Dr. Mark J. Sciutto
At Muhlenberg, I teach a range of courses across the major that reflect both the scientific foundation and the clinical applications of psychology. In each class I teach, my goal is to facilitate the process of change and transformation for each student and for myself. For students, the process might result in more nuanced understanding of issues, deeper self-reflection or a shift in career aspirations. Whatever form it takes, I continue to be surprised and amazed at the transformations I have seen in students across more than 20 years of teaching.
Meanwhile I have been profoundly changed by my students over the years. They have been a source of inspiration and have challenged me to think differently about learning and the world. This is why I love teaching; each class is a unique journey where all parties grow together. My role as a teacher is to provide the scaffolding for meaningful changes to occur and to create an atmosphere that encourages students to challenge themselves in new ways. I want students to embrace moments of uncertainty. I want them to approach difficult challenges when their initial impulse is to avoid them.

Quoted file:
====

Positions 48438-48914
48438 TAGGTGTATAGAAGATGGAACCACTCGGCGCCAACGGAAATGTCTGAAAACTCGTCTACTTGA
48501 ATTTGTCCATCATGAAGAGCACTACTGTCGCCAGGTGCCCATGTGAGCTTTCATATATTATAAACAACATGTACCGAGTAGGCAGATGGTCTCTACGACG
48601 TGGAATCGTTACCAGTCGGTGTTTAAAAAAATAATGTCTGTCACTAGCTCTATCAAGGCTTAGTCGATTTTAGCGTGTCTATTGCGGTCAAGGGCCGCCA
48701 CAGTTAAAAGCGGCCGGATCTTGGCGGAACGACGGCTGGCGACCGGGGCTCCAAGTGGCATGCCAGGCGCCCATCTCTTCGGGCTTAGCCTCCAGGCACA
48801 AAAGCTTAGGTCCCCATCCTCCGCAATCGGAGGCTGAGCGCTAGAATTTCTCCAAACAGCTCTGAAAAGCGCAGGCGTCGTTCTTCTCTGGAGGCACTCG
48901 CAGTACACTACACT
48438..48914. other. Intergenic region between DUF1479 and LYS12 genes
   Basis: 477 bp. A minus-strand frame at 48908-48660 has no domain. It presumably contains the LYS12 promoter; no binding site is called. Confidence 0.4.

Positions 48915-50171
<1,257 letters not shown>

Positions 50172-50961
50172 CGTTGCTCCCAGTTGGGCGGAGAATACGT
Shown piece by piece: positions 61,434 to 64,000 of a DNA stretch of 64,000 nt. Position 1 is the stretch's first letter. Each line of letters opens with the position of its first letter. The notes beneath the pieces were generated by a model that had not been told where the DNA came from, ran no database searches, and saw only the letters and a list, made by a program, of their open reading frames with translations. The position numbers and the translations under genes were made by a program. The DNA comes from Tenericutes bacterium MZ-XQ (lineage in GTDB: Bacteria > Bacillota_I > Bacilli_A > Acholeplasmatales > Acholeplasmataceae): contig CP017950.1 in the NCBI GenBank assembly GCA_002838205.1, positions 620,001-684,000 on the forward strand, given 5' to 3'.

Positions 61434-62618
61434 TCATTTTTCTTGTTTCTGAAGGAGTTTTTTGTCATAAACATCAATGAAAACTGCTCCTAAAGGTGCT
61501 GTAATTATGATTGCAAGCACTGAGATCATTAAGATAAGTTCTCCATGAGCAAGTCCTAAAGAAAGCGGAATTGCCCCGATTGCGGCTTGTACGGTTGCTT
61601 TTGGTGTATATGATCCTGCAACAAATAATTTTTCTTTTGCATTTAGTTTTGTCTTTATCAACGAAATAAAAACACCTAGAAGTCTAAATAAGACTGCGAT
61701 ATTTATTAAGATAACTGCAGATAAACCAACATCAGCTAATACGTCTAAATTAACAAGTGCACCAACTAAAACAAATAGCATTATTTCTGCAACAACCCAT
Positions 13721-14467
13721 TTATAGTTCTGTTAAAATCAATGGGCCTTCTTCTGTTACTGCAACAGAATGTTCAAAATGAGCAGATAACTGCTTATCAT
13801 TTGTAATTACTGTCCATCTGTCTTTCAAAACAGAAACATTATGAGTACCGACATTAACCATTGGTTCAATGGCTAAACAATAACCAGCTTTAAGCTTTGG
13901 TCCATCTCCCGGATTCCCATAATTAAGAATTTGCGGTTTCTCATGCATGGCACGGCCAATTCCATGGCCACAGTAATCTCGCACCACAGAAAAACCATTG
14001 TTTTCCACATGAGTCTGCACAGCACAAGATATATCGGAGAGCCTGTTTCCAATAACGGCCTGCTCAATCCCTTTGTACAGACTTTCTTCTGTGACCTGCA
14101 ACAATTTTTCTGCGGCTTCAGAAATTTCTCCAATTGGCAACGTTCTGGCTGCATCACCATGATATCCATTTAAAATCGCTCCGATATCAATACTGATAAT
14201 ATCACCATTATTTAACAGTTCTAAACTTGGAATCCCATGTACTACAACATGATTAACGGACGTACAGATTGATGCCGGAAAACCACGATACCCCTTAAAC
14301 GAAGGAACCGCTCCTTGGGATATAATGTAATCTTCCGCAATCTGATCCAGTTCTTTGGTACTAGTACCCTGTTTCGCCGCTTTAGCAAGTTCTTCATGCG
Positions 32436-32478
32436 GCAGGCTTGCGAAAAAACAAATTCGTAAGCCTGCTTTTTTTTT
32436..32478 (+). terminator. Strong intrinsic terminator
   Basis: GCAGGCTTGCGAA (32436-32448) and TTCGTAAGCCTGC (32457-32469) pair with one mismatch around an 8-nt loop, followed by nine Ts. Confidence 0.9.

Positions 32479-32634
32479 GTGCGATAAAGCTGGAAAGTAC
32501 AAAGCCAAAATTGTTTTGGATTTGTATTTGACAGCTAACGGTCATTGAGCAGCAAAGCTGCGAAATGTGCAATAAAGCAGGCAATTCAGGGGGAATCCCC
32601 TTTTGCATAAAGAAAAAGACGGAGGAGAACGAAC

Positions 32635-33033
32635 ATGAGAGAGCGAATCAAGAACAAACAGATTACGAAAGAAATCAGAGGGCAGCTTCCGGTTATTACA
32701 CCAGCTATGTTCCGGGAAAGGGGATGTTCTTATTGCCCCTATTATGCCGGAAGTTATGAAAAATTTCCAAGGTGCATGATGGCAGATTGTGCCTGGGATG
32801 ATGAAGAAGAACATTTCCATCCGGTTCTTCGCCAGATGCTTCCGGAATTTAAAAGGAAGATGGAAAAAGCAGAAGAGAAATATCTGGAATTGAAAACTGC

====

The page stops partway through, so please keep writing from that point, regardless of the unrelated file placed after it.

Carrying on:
There is a wide range of effective treatments for people experiencing psychological, emotional or behavioral problems. However, a large number of people never seek help or fail to follow through on these treatments. Why might someone avoid or delay seeking help? Why might someone be more open to some treatments than others? My research focuses specifically on two factors that might influence the help-seeking process: misconceptions and stigma.
Over the past 20 years, I have investigated knowledge and misconceptions of attention-deficit/hyperactivity disorder (ADHD). I am particularly interested in how incorrect beliefs about a specific disorder or treatment might influence seeking help. For example, how does the belief that ADHD results from sugar intake influence a parent’s willingness to pursue counseling or consider medication?
In recent years, my classes and my research have focused on issues of stigma toward psychological disorders. I am particularly interested in how people’s perceptions of specific disorders (e.g., ADHD) and specific treatments (e.g., medication) might shape the help-seeking process. For example, how might the decision to pursue medication influence others’ perceptions of the parent? Do beliefs about specific disorders (e.g., ADHD is not real) shape a parent’s interactions with teachers?